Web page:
Olio – a highly spiced stew of various meats and vegetables originating from Spain and Portugal; a miscellaneous collection of things; a mixture of heterogeneous elements; hodgepodge; a medley or potpourri; collection of various artistic or literary works or musical pieces; miscellany.
A coroner says the perception tourist drivers are causing mayhem on our roads is unfounded.
. . .Coroner Gordon Matenga released his findings into their deaths and found both accidents were caused by inexperience.
However, fewer than 6 percent of fatal and serious crashes in the past five years were caused by international visitors.
While many crashes involving foreign drivers were highlighted in the media, the reality was many more people were killed on the roads by New Zealanders, Mr Matenga said. . .
Six percent is a small percentage of all accidents but the conclusion that tourist drivers aren’t a problem can’t be made without knowing what percentage of all drivers are tourists?
When we drive in countries where we’re driving on the opposite side of the road from New Zealand we reckon it takes both of us to drive.
Even then there’s a real danger of habit creeping in – looking right when we exit a petrol station, seeing no approaching traffic on that side of the road and forgetting it’s coming from the left; remembering to look left, look right, look left but then turning on to the left-hand side of the road . . .
Even without the complication of driving on the other side of the road, New Zealand roads have multiple hazards for those not used to them, including the temptation to marvel at the scenery instead of concentrating on driving.
Sunday’s soapbox is yours to use as you will – within the bounds of decency and absence of defamation. You’re welcome to look back or forward, discuss issues of the moment, to pontificate, ponder or point us to something of interest, to educate, elucidate or entertain, amuse, bemuse or simply muse but not to abuse.
There is only one way to avoid criticism: do nothing, say nothing and be nothing. – Aristotle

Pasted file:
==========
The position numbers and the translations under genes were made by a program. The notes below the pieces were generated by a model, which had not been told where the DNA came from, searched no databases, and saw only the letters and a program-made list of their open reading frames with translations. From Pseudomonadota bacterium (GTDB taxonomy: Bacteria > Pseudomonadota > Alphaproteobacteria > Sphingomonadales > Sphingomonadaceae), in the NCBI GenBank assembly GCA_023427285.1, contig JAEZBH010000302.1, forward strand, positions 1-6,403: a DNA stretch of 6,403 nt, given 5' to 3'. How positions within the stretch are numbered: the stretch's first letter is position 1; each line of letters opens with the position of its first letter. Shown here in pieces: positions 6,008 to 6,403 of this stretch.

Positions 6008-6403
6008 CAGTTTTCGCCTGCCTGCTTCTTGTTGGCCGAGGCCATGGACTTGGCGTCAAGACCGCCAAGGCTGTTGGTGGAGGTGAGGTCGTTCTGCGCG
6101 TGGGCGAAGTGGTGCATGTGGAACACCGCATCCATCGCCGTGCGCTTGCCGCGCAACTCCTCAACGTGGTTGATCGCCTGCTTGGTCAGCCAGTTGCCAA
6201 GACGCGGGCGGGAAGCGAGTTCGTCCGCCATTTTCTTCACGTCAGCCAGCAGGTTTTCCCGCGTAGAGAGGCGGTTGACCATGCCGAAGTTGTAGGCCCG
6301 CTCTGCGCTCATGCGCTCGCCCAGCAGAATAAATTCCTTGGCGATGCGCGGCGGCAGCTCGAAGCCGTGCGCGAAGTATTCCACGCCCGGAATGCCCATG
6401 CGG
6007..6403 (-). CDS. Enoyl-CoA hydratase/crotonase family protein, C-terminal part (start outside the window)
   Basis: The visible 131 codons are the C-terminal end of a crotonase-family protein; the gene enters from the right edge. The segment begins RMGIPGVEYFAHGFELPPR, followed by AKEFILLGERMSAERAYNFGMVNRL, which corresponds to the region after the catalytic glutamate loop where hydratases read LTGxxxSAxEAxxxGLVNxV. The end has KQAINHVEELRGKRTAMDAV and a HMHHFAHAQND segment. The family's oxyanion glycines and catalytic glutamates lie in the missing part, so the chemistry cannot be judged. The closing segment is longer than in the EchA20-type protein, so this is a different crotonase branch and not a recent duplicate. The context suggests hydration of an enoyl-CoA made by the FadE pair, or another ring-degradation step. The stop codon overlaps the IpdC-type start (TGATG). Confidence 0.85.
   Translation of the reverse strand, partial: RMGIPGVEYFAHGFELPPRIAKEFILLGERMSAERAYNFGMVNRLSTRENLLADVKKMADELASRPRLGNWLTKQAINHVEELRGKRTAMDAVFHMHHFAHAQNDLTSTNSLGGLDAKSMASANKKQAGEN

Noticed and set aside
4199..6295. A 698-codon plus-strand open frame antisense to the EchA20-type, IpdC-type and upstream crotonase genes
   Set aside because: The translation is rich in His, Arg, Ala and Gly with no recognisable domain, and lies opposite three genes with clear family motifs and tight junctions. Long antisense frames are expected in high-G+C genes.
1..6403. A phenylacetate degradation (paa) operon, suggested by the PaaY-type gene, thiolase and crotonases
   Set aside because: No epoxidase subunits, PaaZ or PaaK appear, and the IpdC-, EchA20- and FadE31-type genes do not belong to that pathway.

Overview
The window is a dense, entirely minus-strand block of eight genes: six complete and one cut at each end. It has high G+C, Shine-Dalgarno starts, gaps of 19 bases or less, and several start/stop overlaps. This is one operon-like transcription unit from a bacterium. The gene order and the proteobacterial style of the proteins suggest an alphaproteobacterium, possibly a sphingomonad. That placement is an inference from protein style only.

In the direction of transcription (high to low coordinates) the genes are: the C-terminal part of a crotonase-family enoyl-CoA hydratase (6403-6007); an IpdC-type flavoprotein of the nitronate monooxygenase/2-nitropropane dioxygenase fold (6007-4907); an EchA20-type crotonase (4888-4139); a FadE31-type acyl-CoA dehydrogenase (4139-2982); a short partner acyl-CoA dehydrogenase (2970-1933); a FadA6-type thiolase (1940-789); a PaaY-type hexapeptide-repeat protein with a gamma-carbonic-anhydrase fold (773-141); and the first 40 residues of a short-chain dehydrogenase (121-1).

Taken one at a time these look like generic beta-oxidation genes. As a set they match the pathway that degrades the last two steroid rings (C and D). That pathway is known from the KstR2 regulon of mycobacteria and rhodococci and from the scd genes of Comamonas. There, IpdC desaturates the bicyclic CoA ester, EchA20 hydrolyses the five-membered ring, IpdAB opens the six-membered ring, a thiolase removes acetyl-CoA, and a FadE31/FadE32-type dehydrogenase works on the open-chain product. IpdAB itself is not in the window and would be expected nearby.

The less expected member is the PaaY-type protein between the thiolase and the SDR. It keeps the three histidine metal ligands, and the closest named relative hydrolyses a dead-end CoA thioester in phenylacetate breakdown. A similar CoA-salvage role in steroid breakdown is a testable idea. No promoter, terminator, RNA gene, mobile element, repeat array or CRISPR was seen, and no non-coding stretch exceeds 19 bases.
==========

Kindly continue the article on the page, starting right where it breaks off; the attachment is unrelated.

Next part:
845 – The first King of all Brittany, Nominoe defeated the Frankish king Charles the Bald at the Battle of Ballon near Redon.
1307 – Pope Clement V issued the papal bull Pastoralis Praeeminentiaewhich instructed all Christian monarchs in Europe to arrest all Templars and seize their assets.
1574 – Discovery of the Juan Fernández Islands off Chile.
1635 – Dutch colonial forces on Taiwan launched a pacification campaignagainst native villages, resulting in Dutch control of the middle and south of the island.
1718 – British pirate Edward Teach ( “Blackbeard“) was killed in battle with a boarding party led by Lieutenant Robert Maynard.
1808 Thomas Cook, British travel entrepreneur, was born (d. 1892).
1812 – War of 1812: 17 Indiana Rangers were killed at the Battle of Wild Cat Creek.
1819 George Eliot, (Mary Ann Evans) British novelist, was born (d. 1880).
1830 – Charles Grey, (2nd Earl Grey), became Prime Minister of the United Kingdom.
1837 – Canadian journalist and politician William Lyon Mackenzie called for a rebellion against Great Britain in his essay “To the People of Upper Canada”, published in his newspaper The Constitution.
1869 – In Dumbarton, Scotland, the clipper Cutty Sark was launched – one of the last clippers ever to be built, and the only one still surviving to this day.
1890 Charles de Gaulle, President of France was born (d. 1970).
1899 Hoagy Carmichael, American composer, was born (d. 1981).
1908 – The Congress of Manastir established the Albanian alphabet.
1913 – Benjamin Britten, British composer, was born (d. 1976).
1917 Jon Cleary, Australian author, was born (d 2010).
1928 – The premier performance of Ravel’s Boléro in Paris.
1935 – The China Clipper took off from Alameda, California for its first commercial flight, reaching its destination, Manila, a week later.
1939 General Bernard Freyburg took command of the British Expeditionary Force.
1940 – Following the initial Italian invasion, Greek troops counterattack into Italian-occupied Albania and capture Korytsa.
1943 – Lebanon gained independence from France.
1954 – The Humane Society of the United States was founded.
1958 Jamie Lee Curtis, American actress, was born.
1963 – In Dallas, Texas, US President John F. Kennedy was killed and Texas Governor John B. Connally seriously wounded.
1963 – US Vice-President Lyndon B. Johnson was sworn in as the 36th President of the United States.
1967 – UN Security Council Resolution 242 is adopted by the UN Security Council, establishing a set of the principles aimed at guiding negotiations for an Arab-Israeli peace settlement.
1973 – The Italian Fascist organization Ordine Nuovo was disbanded.
1974 – The United Nations General Assembly granted the Palestine Liberation Organization observer status.
1975 – Juan Carlos was declared King of Spain following the death of Francisco Franco.
1977 – British Airways started a regular London to New York City supersonic Concorde service.
1987 – Two Chicago television stations were hijacked by an unknown pirate dressed as Max Headroom.
1988 – The first prototype B-2 Spirit stealth bomber was revealed.
1989 – In West Beirut, a bomb exploded near the motorcade of Lebanese President René Moawad, killing him.
1995 – Toy Story was released as the first feature-length film created completely using computer-generated imagery.
2002 – In Nigeria, more than 100 people were killed at an attack aimed at the contestants of the Miss World contest.
2004 – The Orange Revolution began in Ukraine, resulting from the presidential elections.
2005 – Angela Merkel became the first female Chancellor of Germany.
Sourced from NZ History Online & Wikipedia